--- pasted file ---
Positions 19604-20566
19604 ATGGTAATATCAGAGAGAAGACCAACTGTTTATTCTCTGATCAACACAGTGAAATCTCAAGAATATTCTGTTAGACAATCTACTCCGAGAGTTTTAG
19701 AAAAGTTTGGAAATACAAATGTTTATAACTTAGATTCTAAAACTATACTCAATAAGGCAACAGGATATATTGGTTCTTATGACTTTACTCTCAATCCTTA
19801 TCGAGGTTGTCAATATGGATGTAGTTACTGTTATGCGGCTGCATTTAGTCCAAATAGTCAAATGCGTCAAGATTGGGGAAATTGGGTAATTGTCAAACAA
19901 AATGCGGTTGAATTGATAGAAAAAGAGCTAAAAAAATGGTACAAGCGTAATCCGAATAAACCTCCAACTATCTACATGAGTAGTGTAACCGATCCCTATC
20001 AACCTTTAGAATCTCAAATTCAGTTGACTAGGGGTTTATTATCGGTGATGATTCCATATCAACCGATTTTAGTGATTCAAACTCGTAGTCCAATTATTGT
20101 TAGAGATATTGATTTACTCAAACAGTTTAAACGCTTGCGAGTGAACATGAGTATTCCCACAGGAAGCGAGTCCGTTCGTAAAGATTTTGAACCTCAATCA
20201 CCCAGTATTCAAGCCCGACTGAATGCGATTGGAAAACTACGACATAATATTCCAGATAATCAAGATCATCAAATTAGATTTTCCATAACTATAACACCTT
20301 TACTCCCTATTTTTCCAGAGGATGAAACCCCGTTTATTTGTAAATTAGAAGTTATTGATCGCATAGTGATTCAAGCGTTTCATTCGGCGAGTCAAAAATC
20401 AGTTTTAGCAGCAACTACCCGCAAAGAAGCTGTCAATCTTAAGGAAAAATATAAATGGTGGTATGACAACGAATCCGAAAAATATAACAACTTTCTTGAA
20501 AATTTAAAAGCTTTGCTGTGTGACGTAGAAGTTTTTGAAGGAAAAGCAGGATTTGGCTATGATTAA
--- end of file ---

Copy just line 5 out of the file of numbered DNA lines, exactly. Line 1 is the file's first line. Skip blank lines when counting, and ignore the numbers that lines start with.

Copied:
19901 AATGCGGTTGAATTGATAGAAAAAGAGCTAAAAAAATGGTACAAGCGTAATCCGAATAAACCTCCAACTATCTACATGAGTAGTGTAACCGATCCCTATC